Leishmaniases are zoonoses of great importance in human and veterinary medicine, caused by Leishmaniaparasites (Kinetoplastida: Trypanosomatidae). The transmission occurs by biting of infected females of phlebotomine sand flies (Diptera: Psychodidae: Phlebotominae) from the genus Phlebotomus and Lutzomyia, in the Old and New World, respectively.
In Brazil, a visceral form of leishmaniasis, known as American visceral leishmaniasis (AVL), is spread throughout the country, with a significant number of reported cases in 4 of its 5 geographical regions. The causative agent of AVL is Leishmania (Leishmania) chagasi. There is a proposition that L. infantum and L. chagasi may be a single species, due to the presence of common characteristics (Lainson & Shaw 1987).
Over the last 10 years, endemic regions have been spreading further afield and there has been a sharp increase in the number of recorded cases of the disease (WHO 2001). A condition that has contributed to the observed urbanization of AVL has been the progressive adaptation of sylvatic phlebotomine to environmental modifications caused by man, associated with a constant migration of rural populations to suburban areas (Marzochi 1989, Bejarano et al. 2002).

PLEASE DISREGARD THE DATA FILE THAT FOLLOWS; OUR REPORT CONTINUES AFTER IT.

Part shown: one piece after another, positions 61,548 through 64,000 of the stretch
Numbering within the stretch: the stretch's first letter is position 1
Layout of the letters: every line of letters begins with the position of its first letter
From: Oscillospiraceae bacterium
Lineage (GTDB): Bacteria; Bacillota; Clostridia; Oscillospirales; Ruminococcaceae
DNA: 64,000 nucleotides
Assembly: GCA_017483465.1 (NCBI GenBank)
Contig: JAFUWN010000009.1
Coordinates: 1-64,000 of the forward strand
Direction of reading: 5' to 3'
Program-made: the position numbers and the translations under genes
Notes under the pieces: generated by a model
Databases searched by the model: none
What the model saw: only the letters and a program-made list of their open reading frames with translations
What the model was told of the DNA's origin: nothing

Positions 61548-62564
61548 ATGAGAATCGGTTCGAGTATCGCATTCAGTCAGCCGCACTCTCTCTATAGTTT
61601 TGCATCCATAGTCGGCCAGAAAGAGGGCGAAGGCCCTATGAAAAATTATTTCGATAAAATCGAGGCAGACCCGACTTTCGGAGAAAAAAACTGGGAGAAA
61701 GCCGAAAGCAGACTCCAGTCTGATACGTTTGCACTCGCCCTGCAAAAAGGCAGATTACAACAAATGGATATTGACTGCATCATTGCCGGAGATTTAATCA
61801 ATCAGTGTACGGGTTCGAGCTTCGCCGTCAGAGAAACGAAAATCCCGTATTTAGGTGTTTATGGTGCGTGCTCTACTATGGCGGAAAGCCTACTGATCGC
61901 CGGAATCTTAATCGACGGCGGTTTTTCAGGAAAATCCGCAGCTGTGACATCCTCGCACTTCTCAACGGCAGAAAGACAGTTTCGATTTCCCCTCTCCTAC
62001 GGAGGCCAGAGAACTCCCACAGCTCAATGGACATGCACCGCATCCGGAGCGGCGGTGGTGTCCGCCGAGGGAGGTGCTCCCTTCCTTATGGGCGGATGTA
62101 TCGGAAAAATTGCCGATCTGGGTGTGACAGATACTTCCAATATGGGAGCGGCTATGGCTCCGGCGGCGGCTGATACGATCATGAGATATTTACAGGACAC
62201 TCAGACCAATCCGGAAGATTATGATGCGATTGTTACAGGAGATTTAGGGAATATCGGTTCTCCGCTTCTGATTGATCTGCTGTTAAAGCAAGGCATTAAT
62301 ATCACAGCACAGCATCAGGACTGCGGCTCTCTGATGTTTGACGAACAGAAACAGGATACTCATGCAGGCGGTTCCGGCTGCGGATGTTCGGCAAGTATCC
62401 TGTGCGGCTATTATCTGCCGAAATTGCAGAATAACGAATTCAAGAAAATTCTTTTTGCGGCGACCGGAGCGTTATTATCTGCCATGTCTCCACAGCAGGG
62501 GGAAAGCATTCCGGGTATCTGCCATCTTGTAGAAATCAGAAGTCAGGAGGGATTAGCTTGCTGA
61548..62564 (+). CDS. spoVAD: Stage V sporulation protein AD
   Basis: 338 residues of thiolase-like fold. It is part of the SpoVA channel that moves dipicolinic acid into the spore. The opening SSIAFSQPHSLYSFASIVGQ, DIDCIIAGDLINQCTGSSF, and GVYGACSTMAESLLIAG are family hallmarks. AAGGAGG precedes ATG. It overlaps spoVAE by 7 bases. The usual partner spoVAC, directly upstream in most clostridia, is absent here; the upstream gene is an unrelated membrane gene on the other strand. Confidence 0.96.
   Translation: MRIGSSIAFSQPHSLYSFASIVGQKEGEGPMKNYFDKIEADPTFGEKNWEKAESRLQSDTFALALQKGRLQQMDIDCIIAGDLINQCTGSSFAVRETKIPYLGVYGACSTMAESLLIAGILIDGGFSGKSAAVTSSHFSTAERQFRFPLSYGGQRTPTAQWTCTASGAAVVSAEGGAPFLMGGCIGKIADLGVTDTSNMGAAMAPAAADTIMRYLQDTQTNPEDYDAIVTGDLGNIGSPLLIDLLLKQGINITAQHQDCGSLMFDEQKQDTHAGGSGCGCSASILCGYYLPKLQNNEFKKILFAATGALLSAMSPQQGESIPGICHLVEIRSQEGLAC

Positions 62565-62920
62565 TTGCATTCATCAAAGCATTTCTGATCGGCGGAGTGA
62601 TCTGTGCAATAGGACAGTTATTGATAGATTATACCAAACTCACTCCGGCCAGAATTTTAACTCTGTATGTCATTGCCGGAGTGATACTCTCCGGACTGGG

The epidemiological chain of AVL includes the concomitant presence of the vector, a reservoir and a susceptible host in the same area (Almeida-Silva 2002). In human dwellings, an important role is played by dogs, that act as reservoirs for the parasite (Deane & Deane 1962, Quinnell et al. 1997). The vectorial ability is restricted to certain phlebotomine sand fly species and L. longipalpis is the main vector of human and canine AVL (Grimaldi et al. 1989, Dedet 1993). More recent studies have incriminated 2 other species, L. evansi (Nuñez-Tovar 1924) and L. cruzi (Mangabeira 1938) in Colombia and Brazil, respectively (Travi et al. 1990, 1996, Galati et al. 1997).